Social Media Workshop Up-skills Media In Vanuatu

IN HIS 1997 ADDRESS at the United Nations former United Nations Secretary General Kofi Annan said “knowledge is power. Information is liberating. Education is the premise of progress, in every society, in every family.”

As Vanuatu races towards achieving its objective to technologically connect 98% of the country by 2018 the citizens, and especially those that work in mass communication, need to be updated on how to use trending communication tools and applications that everybody else around the world is using.


From the 22nd to the 24th of November 2016, the Pacific Media Assistance Scheme (PACMAS) hosted a 3 day Digital and Social Media Workshop for media specialists and journalists around Port Vila at the Vanuatu Institute of Technology.

The workshop was facilitated by David Bathur the co-founder of a consultancy firm is called Simpatico based in Australia. Simpatico is a training and consulting firm dedicated to helping organizations to ‘digitally transform’ themselves.

Focusing on how to deliver accurate information to readers, the workshop revealed to the participant’s internet tools that can be used to identify the background or find out whether a news article or a trending photo is genuine or fake.

The workshop assisted participants to create accounts in the different social media platforms as well how to reach as many people as possible with information.

In an interview with the former head of the Office of the Government Chief Information Officer in 2014, Mr. Fred Samuel told Transparency International Vanuatu that “information is like power, and with this power comes responsibility, we have to use information for the right purposes.”

Therefore, having the right training’s and professional advice is a key to ensuring that information is shared responsibly.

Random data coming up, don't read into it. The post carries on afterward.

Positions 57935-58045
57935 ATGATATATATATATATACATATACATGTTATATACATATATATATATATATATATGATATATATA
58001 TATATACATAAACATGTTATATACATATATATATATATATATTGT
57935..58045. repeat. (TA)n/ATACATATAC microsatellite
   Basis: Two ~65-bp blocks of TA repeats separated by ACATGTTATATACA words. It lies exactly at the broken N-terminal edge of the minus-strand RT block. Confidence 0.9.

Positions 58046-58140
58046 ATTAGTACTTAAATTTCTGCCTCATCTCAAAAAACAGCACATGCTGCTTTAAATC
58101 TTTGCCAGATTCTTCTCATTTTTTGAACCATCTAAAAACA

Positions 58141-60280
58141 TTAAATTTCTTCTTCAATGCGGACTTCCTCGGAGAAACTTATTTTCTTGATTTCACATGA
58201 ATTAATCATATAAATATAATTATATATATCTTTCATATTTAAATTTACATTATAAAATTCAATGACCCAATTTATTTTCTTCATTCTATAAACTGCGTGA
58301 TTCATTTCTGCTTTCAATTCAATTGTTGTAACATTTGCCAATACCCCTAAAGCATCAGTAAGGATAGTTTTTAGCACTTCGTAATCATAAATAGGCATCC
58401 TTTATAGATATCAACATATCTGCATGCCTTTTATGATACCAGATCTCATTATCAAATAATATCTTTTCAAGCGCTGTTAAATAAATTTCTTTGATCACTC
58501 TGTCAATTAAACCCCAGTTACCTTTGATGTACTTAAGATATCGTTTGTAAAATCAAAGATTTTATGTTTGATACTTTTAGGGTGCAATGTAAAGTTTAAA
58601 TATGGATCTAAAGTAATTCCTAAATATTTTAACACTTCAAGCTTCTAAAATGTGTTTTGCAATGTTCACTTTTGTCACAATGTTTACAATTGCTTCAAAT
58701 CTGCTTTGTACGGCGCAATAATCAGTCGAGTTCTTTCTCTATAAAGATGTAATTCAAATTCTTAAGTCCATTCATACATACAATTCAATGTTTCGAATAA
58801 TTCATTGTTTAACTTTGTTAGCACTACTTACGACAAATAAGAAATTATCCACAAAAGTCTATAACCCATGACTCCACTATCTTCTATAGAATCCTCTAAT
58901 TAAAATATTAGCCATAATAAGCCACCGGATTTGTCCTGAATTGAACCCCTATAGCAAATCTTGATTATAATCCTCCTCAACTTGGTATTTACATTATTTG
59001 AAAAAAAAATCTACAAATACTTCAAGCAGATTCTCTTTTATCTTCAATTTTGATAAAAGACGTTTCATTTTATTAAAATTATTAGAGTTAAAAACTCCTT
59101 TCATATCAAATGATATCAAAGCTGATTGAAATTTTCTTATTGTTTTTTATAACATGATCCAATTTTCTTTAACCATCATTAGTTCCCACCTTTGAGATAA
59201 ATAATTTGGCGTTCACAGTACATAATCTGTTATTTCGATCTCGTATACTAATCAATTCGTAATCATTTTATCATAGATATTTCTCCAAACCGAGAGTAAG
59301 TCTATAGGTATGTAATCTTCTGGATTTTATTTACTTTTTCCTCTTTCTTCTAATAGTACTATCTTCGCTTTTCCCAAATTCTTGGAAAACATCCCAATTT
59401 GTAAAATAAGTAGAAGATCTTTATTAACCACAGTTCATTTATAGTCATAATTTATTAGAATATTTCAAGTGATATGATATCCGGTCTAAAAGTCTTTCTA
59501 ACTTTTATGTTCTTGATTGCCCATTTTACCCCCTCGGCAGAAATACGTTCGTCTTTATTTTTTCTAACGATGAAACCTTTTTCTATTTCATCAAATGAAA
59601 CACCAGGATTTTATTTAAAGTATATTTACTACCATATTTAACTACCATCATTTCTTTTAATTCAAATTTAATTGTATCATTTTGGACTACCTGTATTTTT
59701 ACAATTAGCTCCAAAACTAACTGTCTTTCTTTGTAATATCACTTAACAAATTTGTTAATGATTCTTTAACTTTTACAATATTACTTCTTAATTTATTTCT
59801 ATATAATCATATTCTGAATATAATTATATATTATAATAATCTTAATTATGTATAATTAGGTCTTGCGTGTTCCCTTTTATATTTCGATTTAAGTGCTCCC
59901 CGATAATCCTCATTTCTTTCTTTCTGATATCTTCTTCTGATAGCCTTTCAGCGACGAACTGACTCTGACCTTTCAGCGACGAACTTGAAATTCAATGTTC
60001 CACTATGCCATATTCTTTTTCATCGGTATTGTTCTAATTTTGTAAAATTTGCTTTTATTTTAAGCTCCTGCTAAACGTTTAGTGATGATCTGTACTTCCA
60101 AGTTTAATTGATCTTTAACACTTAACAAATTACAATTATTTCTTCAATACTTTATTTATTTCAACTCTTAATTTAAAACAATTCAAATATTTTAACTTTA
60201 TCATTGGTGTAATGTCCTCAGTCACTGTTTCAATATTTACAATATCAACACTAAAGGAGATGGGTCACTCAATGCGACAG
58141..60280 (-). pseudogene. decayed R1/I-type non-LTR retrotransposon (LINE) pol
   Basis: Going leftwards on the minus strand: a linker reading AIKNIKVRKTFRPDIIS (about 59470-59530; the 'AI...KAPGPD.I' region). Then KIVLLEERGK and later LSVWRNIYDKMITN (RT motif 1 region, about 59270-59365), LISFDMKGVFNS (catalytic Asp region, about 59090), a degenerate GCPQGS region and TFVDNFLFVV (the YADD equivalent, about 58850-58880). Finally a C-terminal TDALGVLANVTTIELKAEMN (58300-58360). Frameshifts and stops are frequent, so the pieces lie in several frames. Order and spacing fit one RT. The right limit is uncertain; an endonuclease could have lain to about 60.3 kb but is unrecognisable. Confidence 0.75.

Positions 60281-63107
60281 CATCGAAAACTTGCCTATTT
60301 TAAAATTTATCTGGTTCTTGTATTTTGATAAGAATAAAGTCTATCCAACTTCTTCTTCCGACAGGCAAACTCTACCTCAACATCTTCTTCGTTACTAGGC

As more media platforms are introduced to share information with the masses it is the responsibility of those that facilitate that process to be insightful of these media platforms and to be up-skilled to be able to contribute to national development.






Successfull RTI Campaign 

IT HAD BEEN a successful year-long campaign for Transparency International Vanuatu (TIV) since November 2015 in our nation-wide activity of consulting and informing the people of Vanuatu about the Bill for the Right To Information (RTI) Act which is currently listed to be tabled in Parliament this week.

More than a year ago in 2015 the first consultation sessions kick started in the town of Luganville where over five hundred people were informed about the RTI Bill on the first day of the two week consultation program on the island of Santo.

Gradually, over the next several months thousands of people got informed as more islands were covered in this first ever nation-wide community consultation program to be conducted by TIV in partnership with the Vanuatu Government’s Right To Information Unit and funded by the Pacific Leadership Program (PLP) that is based in Fiji.

The TIV teams that worked in the field had one daily objective; Everywhere. Anywhere. We Must Consult – Every citizen has the right to be informed of the laws of Vanuatu.